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the 1204th Aviation Battalion of the Kentucky National Guard. Army, National Guard and Air Force recruiters are scheduled to be present. Independence veteran Bob Snow will display his extensive collection of historic military uniforms. American Legion Riders from Moon Brothers Post 275 will participate in an Armed Forces Appreciation Ride. Registration begins at 10 a.m. Riders will leave at noon and return around 3 p.m. Registration cost is $10 for a bike and $15 with an additional rider. A memorabilia auction featuring military and sports items and other collectibles will take place in the Senior and Community Center from 5 to 6:30 p.m.
American Legion Riders, like David Brotherton, will participate in a motorcycle ride to support veterans and Independence's Memorial Oaks project during Armed Forces Appreciation Day on Saturday, May 18. FILE PHOTO
“There will be a lot of stuff going on,” said Schneider. “Everyone
Music will be in the air throughout the afternoon, with music from the Noyz Boyz from 3-5 p.m. “It’s going to be good, family-friendly entertainment,” said Schneider. Several artists and groups will take the stage at the Donna Yeager Amphitheatre from 6:30 to 8 p.m. Entertainer Thomas Cox will host the performances, which will include singers Ashley Bates Jace, Courtney Flege and Steve McDaniel, Saxophonist Doug Teague and choirs from Hickory Grove Baptist Church and Simon Kenton High School.
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will find something they like and they’ll be entertained.”
Scouts brush up on community service By Amy Scalf firstname.lastname@example.org
INDEPENDENCE — Boy Scouts Troop 360 is painting the town yellow. They’re painting fire hydrants for the Independence Fire District as a community service project. According to Firefighter John Seitz, having volunteers paint hydrants allows fire district members to continue their duties and provides significant cost savings to the community. Having the hydrants painted also provides higher visibility
during emergencies. The district comprises almost 2,000 hydrants, 1,500 of which need to be painted. During the past three years, Seitz said more than 350 hydrants have been painted by local volunteers. He said individuals or groups are expected to gather four to seven crews of one to three people each, who will paint hydrants in a designated area, which is typically1030 hydrants. Members of Independence’s Boy Scout Troop 360 plan to continue painting the hydrants through-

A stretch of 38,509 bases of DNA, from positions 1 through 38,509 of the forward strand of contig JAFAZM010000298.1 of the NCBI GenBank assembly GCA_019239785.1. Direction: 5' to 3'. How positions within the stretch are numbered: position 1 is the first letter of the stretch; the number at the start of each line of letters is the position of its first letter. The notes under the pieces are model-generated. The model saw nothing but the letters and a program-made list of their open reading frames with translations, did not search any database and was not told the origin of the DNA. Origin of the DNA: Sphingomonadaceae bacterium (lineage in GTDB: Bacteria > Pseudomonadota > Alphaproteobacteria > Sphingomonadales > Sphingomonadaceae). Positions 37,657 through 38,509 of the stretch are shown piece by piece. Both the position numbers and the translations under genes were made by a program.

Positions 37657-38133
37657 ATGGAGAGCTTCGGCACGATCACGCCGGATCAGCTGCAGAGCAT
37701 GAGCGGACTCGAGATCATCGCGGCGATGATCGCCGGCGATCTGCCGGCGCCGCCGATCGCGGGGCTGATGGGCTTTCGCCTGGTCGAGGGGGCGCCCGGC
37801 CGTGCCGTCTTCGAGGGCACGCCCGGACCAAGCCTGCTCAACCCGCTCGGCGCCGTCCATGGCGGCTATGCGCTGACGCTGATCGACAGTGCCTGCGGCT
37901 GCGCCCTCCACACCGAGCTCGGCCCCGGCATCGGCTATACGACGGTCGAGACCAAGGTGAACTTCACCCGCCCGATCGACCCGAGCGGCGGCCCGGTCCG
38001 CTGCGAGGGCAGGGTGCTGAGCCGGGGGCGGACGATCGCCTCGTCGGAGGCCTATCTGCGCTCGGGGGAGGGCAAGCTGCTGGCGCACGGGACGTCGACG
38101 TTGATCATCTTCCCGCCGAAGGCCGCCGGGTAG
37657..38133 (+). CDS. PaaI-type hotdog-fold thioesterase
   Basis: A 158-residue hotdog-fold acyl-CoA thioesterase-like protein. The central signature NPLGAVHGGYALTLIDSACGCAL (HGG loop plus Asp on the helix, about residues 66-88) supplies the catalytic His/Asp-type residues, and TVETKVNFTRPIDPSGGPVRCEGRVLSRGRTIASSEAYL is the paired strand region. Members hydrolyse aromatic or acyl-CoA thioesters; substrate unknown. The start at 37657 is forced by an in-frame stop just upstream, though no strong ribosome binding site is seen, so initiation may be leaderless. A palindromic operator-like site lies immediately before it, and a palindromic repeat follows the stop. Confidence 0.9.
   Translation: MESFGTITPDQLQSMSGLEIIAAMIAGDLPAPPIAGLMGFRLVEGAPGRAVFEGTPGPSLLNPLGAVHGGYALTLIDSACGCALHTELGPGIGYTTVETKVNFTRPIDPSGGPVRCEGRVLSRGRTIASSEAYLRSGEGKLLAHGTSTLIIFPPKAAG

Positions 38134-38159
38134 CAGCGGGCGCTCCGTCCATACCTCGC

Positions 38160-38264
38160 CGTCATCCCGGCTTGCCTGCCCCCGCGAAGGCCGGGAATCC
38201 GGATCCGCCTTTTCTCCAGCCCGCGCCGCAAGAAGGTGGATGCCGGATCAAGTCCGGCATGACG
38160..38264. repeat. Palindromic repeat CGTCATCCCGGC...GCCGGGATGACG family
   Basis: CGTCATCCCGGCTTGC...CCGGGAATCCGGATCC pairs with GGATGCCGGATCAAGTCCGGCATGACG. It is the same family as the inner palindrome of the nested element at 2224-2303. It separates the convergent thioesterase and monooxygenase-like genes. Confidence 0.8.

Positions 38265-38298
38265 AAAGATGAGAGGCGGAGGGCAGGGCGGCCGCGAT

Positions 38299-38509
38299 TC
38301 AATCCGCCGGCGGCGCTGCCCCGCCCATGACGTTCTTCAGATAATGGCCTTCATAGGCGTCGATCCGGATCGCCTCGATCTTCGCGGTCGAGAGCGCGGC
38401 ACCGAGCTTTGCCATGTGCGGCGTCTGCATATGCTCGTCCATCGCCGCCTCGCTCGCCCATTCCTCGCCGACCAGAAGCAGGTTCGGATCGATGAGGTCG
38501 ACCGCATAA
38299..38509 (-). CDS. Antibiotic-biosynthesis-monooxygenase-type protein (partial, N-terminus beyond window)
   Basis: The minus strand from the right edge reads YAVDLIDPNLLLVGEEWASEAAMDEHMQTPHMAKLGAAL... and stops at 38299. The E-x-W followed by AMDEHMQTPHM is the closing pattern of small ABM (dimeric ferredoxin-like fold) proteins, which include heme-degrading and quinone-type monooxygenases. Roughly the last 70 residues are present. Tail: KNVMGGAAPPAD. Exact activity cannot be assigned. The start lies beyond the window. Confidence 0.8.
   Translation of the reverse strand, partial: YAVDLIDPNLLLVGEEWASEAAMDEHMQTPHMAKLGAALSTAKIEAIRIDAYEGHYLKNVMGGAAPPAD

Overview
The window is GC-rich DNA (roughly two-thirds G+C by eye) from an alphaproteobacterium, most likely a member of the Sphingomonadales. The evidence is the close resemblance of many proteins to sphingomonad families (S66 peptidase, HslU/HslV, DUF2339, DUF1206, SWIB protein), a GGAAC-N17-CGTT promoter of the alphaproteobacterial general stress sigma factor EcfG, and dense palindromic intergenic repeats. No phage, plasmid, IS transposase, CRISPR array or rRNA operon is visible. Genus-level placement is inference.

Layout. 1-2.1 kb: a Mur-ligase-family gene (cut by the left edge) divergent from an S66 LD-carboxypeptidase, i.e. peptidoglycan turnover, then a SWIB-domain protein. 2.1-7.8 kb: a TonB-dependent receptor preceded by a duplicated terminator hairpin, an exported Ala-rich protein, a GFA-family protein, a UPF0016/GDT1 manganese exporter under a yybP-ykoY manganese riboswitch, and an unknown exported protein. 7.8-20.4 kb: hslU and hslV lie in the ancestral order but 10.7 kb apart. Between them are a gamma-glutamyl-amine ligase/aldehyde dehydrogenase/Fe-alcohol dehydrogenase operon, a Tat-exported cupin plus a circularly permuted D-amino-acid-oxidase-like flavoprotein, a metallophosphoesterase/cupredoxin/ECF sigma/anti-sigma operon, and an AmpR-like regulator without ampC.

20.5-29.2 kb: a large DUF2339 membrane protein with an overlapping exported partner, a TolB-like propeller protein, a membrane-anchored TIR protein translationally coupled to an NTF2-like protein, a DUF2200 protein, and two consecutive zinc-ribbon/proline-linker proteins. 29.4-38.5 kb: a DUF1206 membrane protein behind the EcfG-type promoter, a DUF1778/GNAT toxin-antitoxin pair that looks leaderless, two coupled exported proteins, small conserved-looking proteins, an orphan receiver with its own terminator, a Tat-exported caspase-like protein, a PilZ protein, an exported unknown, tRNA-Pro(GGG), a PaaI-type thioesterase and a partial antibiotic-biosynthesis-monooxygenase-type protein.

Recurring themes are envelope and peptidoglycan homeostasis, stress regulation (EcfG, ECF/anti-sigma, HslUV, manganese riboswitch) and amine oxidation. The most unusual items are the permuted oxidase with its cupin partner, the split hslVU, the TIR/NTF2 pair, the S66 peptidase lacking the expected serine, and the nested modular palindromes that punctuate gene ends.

Deeds Continued from Page A1
Saturday May 18, 10AM-3PM Test drive a car at Fuller Ford to help ArtWorks create a mural celebrating Cincinnati Fire Fireﬁghters!
of life. I wouldn’t change anything I did that night. That day on the beach, I couldn’t let a man drown in front of his family.” He received the Navy Marine Corps medal, the U.S. Navy’s highest noncombat decoration for heroism.
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out the summer. Plus, they kind of like it. “I liked the painting be“It says ‘Heroism’ on the medal and I can’t stand it, but I’ll accept it,” he said. Deeds tries to attend at least one NASCAR race every year, and has always been a fan. “I think if my name gets on that thing, half of my family will faint. They’re all NASCAR fans,” he said. “One of my dreams was to get involved with NASCAR as
an official, but my injuries have stopped me from doing that. This would be almost as good.” “If he does win, I can’t wait to see his happiness and the big smile that won’t go away the whole time he’s there. I’m going to videotape him and watch it over and over,” said April, who nominated him without his knowledge.
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Firefighter John Seitz oversees Troop 360 Boy Scouts, including Griffyn Todd, Nate Cremeans and Zachary Bennett, as they paint a Walnut Avenue fire hydrant. THANKS TO TAMMI
cause it is a good deed, makes the fire hydrants look new and most of all it helps the fire department quickly find the hydrants when there is a fire,” said Zachary Bennett, assistant senior patrol leader. Volunteers need to provide their own paintbrushes and wire brushes, transportation and proof of insurance. The Independence Fire District will provide hydrant paint, safety vests, a map of the area where they will be working and a meeting place, if needed. For more information, call Seitz at 859-356-2011.